- Rey Mysterio Jr. and Konan vs. Kevin Nash and Scott Hall
- (WCW: 2/21/1999)
- Rey Mysterio Jr. vs. Kevin Nash (WCW: 2/22/1999)
- Sara Del Rey vs. Claudio Castagnoli (CHIKARA: 7/31/2011)
- Joey Ryan vs. Danshoku Dino (DDT Pro: 11/28/2015)
- Joey Ryan vs. Sally Stitches (Freelance Wrestling: 12/4/2015)
- Hallowicked vs. Princess Kimberlee (CHIKARA: 12/5/2015)
Joey Ryan’s penis went viral last week. For independent professional wrestling this is what’s considered a good thing. Anytime something happens that draws notice to a product that isn’t Vince McMahon’s hyper glossy, overly manicured sports-entertainment juggernaut is good. The problem is, Ryan went viral for a spot that didn’t happen on American soil, but in DDT, an over-the-top Japanese comedy promotion that is tailor made for viral videos because it is both actually funny and caters to a particular subset of American Internet dwellers who gawk at things like wrestling blow-up dolls because they “appreciate” “Japanese culture.” Ryan was wrestling a gentleman by the name of Danshoku Dino, a highly exaggerated caricature of those lascivious, overly sexual gay men who exist more frequently in the ring than reality. Dino’s gimmick, like the exoticos of Mexico and the gay villains of America that inspire it, is that he gets under the skin of his opponents by kissing and molesting them. Ryan’s gimmick is that of the macho sleazeball—he’s “Ravishing” Rick Rude with even less nuance. Here’s what happens when you try to put your hands on Joey Ryan’s dick:
— Joey Ryan (@JoeyRyanOnline) December 2, 2015
I don’t know enough about Japan or its wrestling to offer much of a critique of Danshoku Dino’s character other than to say that I like it (and most gimmicks crudely parodying queer culture) despite its obvious flaws, and that in the context of this character and this match, the above spot works. The testicular claw, essentially aggravated sexual assault, has been around since the 1990s, and for a hypermasculine character like Ryan to no-sell the maneuver and overcome it so forcefully makes plenty of sense. And while it’s hardly a new spot in professional wrestling here or abroad, Ryan’s tweet clearly positions the 25-second clip for the sort of viral infamy that’s nice for a veteran who is never going to reach a large stage like the WWE to get. This video spread so quickly, and wrestling is slumping so poorly right now, that it’s possible to crown Joey Ryan’s penis the biggest star in professional wrestling.
But wrestling is loathe to just let things like this just happen. When something involving indie wrestling goes viral, the preoccupation of indie wrestling is to recapture the magic of the moment until it becomes rote. Joey Ryan’s penis set a landspeed record for becoming insufferable as, in his first match back in America, he repeated the exact same spot in a manner that flat did not work. In America, Ryan is mostly known for wrestling with and against women. He’s a premier name in the niche genre of intergender wrestling, which is the subject of ongoing debate in the indie wrestling community. He is one of the genre’s staunchest advocates, tweeting frequently about it being a progressive move towards gender equality in an entertainment that has historically never given a damn about women. That he’d feel this way is hardly unexpected, considering that intergender wrestling represents a significant portion of his American bookings. But one hardly need be suspicious of an ulterior motive to call Ryan on the fiction he’s trying to sell: just check out his signature move, the Boobplex, which you can see in a video Ryan uploaded to his personal YouTube account. Every argument for Joey Ryan as a progressive figure in professional wrestling ends there.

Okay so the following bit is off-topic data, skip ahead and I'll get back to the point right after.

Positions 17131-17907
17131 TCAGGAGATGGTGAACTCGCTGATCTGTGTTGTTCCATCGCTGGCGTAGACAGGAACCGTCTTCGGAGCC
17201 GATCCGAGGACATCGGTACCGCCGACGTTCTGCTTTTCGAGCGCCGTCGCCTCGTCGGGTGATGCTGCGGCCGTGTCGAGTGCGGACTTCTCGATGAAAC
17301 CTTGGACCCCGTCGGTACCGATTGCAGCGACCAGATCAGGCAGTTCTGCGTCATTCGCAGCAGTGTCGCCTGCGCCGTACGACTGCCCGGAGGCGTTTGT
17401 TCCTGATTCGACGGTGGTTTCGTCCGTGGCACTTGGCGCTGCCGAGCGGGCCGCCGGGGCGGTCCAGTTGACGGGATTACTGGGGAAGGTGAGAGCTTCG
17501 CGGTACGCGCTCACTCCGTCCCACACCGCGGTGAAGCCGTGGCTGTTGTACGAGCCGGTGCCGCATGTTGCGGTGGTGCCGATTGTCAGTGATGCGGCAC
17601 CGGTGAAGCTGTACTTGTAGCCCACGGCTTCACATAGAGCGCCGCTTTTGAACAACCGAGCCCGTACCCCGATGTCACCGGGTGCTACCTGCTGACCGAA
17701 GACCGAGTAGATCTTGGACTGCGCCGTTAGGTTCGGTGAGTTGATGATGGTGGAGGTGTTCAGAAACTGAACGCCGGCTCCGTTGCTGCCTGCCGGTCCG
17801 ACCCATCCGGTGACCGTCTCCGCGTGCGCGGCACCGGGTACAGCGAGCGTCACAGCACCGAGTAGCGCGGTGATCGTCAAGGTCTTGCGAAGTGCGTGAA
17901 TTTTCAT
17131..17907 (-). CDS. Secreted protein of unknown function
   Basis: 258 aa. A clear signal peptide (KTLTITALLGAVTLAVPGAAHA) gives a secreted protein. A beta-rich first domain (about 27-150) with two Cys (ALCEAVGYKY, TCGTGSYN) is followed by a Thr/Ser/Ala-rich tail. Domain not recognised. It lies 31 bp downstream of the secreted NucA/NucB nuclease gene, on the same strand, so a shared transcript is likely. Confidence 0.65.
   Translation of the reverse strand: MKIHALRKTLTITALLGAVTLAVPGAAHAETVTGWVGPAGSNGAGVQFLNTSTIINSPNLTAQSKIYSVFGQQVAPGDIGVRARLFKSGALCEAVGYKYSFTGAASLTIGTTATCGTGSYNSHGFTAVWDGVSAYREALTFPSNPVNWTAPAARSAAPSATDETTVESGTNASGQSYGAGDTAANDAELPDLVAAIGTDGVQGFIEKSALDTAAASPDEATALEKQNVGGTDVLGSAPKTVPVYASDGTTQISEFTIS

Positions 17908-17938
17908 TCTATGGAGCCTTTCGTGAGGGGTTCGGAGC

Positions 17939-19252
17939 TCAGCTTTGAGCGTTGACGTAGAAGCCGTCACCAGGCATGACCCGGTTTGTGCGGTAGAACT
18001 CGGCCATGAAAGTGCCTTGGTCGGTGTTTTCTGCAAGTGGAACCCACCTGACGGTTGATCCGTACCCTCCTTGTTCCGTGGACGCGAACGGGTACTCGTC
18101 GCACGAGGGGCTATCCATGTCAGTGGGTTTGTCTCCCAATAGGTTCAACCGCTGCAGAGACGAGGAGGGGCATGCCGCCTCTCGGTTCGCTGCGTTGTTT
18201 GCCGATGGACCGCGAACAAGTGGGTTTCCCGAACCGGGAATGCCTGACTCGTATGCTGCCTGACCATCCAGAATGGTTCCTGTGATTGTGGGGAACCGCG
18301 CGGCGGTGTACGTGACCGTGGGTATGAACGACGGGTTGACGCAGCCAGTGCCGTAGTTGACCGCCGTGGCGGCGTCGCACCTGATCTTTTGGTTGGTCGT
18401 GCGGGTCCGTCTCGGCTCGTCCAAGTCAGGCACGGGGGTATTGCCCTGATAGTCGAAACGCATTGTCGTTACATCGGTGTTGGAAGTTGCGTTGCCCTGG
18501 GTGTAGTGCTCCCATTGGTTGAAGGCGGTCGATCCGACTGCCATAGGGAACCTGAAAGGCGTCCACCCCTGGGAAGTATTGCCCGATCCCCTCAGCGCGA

Knowing his reputation as the male name in intergender wrestling, it’s hardly surprising that his first match back in the United States after his tour with DDT was against a woman. It’s also not surprising that he’d essentially repeat a spot that is still generating buzz, though given a change in environment and opponent, the spot couldn’t possibly work as well as it did in DDT. But Friday night at Freelance Wrestling, Joey Ryan’s penis won a test of strength against Sally Stitches, and a room full of wrestling fans chanted “So big! So strong!” enraptured by his presence:
Ryan posted this video in reply to the Danshoku Dino spot, but the context is completely different. Forget, for a moment, that Sally Stitches is a woman. In DDT, Ryan was fending off a sexual assault. In Freelance Wrestling, he was the perpetrator of one. He forces his opponent’s hand onto his dick and goes into the spot. Regardless of gender, the “joke,” such as it is, doesn’t work. Stitches sells the power of Joey Ryan’s penis admirably, and, like Dino, she does so as an affirmation of Ryan’s masculinity. Turning the test of strength into an offensive maneuver makes no logical sense beyond Ryan’s seeming need to pander to a room full of fans who aren’t above being pandered to. It’s desperate and cheap, something like a stand-up comedian resorting to a popular joke from an old set not for the sake of structuring his routine, but because he knows it will kill. And, even when charitably thinking about the spot from Freelance as a kind of victory lap, it’s worth wondering about the function of this spot and others like it in intergender wrestling, because this spot and Ryan’s myriad Boobplexes are hardly isolated incidents.
One of the main criticisms leveled at intergender wrestling is that it’s essentially a fetishization of male-on-female violence for a predominantly male audience. Such arguments frequently leave women out of the discussion, both the women wrestlers who are a vital party to the action in the ring and the women who make up a not-insignificant portion of the audience for the genre. As I write this, CHIKARA became the first major independent wrestling promotion to crown a woman as its main champion. Scrolling through Twitter, my friends who are there live are losing it for Princess Kimberlee, the new champion. Video after video of her clutching CHIKARA’s Grand Championship is on my feed, the crowd at Philadelphia’s 2300 arena (formerly the ECW Arena, which, in the 1990s, was the headquarters of what wrestling journalist Dave Meltzer called the He-Man Women Hater’s Club) as loud as I’ve ever heard it. These videos are being recorded and retweeted by cis women and trans women and non-binary trans people. Criticism of the title change, at least on my timeline, has come largely from men who don’t like the genre.
PRINCESS KIMBER LEE IS YOUR NEW CHIKARA GRAND CHAMPION AHHHHHHHHHH pic.twitter.com/F4EnbMWUpJ
— Barry Grass (@theBGrass) December 6, 2015